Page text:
Tag Archives: Chicago

UIC Library to open Richard J. Daley Collection

“A larger-than-life montage of the Daley family is among artifacts from the Richard J. Daley administration that curators at the University of Illinois at Chicago are preparing to unveil as part of a new exhibit from the late former mayor’s six terms in office. The photos, memorabilia and documents that make up the collection will be housed in a 2,550-square-foot room in the Richard J. Daley Library’s Special Collections Department and will be available for viewing by the public starting Thursday. The items were bequeathed to the library many years ago by the mayor’s wife, Eleanor. Creation of the UIC campus was one of Daley’s proudest accomplishments.” (via Chicago Tribune)

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Why a Chicago branch library may have no books today

“If you pop into the hard-to-find Galewood-Mont Clare branch of the Chicago Public Library this afternoon, you may see a library with no books on the shelves. Members of the Galewood Residents Organization plan to check out all 2,700 or so books in an effort to get attention for their efforts to get a bigger branch library.” (via SunTimes)

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Chicago schools order book on Iran out of some classrooms

“The Chicago Public Schools ignited controversy this week by ordering that “Persepolis,” a critically acclaimed graphic novel about a girl growing up in Iran at the time of the Islamic revolution, be removed from some classrooms. CPS Chief Executive Barbara Byrd-Bennett said on Friday that the district was not banning the book, by Marjane Satrapi, but had decided that it was “not appropriate for general use” in the seventh grade curriculum.” (via Reuters)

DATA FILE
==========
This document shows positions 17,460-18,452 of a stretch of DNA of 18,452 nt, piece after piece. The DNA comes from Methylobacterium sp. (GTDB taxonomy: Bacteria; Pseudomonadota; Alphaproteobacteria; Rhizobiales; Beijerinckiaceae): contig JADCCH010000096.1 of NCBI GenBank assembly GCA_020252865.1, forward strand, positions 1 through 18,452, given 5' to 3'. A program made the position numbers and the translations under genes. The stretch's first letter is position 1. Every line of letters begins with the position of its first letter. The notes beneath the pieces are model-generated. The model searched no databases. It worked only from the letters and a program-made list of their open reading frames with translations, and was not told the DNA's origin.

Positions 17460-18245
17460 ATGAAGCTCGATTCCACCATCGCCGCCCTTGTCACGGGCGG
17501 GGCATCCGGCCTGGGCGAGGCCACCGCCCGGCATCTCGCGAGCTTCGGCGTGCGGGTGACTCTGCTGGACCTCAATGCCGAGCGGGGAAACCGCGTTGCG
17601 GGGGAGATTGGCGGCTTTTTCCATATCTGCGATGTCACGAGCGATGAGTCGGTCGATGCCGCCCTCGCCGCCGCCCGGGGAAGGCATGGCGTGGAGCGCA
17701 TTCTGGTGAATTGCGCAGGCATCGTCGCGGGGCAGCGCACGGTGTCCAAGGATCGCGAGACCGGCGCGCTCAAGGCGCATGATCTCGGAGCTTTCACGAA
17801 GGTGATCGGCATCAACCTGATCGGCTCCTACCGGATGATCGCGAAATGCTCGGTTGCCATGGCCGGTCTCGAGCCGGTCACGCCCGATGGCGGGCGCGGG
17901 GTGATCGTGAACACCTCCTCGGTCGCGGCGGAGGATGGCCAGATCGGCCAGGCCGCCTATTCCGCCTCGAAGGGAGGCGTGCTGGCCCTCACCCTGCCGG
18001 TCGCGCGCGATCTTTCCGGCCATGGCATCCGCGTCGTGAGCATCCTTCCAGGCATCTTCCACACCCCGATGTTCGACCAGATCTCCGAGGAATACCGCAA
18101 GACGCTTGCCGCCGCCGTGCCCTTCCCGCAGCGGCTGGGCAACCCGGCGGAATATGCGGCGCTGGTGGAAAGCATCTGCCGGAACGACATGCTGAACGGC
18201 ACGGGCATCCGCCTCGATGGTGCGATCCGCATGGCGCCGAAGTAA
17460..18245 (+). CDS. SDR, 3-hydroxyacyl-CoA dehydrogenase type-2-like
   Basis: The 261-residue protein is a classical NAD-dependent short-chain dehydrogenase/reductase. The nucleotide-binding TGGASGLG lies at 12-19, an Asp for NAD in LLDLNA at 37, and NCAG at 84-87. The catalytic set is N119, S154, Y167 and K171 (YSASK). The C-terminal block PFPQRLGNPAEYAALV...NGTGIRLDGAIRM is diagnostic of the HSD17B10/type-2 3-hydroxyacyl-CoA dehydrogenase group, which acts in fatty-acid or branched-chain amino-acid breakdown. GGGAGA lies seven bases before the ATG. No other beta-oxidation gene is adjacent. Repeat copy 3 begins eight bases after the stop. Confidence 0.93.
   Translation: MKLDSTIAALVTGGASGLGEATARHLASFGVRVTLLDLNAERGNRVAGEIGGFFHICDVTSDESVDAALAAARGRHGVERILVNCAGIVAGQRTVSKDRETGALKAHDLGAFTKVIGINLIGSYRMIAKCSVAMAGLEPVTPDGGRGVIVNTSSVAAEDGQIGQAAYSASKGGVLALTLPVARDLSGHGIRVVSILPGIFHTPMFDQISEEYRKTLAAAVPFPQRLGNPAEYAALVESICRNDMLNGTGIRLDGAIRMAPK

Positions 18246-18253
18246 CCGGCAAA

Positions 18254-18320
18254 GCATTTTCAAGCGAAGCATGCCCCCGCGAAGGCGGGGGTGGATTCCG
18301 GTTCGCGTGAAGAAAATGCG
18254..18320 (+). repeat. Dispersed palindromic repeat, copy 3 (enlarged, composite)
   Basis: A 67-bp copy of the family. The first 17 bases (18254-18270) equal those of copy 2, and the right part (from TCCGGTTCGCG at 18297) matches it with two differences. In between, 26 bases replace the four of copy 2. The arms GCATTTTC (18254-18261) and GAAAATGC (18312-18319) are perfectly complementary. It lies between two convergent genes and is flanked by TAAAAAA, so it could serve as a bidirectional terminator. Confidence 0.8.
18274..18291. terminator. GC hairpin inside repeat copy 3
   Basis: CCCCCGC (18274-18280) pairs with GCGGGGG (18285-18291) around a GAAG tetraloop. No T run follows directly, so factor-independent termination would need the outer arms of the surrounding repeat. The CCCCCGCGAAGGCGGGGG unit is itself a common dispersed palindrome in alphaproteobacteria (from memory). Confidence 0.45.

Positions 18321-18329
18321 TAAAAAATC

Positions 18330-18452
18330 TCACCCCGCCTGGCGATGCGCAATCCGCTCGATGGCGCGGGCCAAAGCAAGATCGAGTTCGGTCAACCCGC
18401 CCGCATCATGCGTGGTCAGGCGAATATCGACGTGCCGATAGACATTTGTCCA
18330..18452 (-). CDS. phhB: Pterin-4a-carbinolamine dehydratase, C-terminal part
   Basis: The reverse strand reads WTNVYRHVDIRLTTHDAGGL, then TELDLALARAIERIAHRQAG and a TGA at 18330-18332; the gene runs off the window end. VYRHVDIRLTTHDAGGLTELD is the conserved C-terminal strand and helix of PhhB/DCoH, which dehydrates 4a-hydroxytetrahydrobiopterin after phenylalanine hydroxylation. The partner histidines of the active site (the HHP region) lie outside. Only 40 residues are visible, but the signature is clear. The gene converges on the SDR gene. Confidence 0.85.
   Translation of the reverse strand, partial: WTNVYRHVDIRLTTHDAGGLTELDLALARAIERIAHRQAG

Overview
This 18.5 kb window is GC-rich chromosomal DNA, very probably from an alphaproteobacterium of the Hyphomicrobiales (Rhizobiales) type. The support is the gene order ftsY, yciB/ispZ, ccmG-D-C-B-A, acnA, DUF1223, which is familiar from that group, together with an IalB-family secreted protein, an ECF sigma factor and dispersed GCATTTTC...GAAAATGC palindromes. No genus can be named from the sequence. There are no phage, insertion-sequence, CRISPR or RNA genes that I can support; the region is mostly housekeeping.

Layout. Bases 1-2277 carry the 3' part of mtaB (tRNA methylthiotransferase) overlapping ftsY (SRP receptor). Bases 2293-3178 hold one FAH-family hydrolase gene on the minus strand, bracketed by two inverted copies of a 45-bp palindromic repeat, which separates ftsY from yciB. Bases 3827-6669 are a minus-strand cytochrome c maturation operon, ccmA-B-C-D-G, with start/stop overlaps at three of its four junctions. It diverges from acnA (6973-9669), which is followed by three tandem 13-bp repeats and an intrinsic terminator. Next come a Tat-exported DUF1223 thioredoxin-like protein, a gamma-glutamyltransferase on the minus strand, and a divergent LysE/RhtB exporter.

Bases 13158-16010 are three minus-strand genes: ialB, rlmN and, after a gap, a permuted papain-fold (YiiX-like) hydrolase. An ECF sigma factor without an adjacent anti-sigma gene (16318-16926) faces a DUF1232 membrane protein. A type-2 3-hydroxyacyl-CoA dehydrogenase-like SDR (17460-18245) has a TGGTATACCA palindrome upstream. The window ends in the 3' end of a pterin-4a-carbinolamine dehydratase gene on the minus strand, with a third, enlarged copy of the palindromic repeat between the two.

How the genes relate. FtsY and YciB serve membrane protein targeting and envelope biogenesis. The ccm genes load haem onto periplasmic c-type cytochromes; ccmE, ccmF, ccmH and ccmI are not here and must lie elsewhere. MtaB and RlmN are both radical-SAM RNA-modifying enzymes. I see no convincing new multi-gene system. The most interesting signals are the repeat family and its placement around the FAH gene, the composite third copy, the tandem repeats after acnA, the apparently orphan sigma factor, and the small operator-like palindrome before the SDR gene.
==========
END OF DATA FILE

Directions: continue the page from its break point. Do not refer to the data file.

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Chicago libraries will add hours

“In a city facing budget deficits and reduced staffing, at least the Chicago Public Library has managed to add services and jobs without outspending its budget. The city announced Sunday that the Chicago Public Library would add four hours to Mondays in a number of locations without having to increase funding, a feat accomplished by making library staffing more efficient, officials said. “We did a major staffing evaluation of all locations and came up with a new way of how we would staff our libraries,” Chicago Public Library Commissioner Brian Bannon said.”

via Chicago Sun-Times

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Libraries of the future? With Chicago’s new library commissioner taking over this month, one prototype library design offers a solid mix of form and function while another falls short

Chicago Tribune – “What should a 21st Century library look like? To ask that question is to conjure futuristic visions–of libraries that resemble sleek Apple stores; of librarians who stroll around their branches with computer tablets, and of robots that stack books in shelves, provided, of course, there still are books. Such issues are no longer academic, not with a new library commissioner heading to Chicago, especially one from digitally-savvy San Francisco.”

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Library no longer throws book at snoozers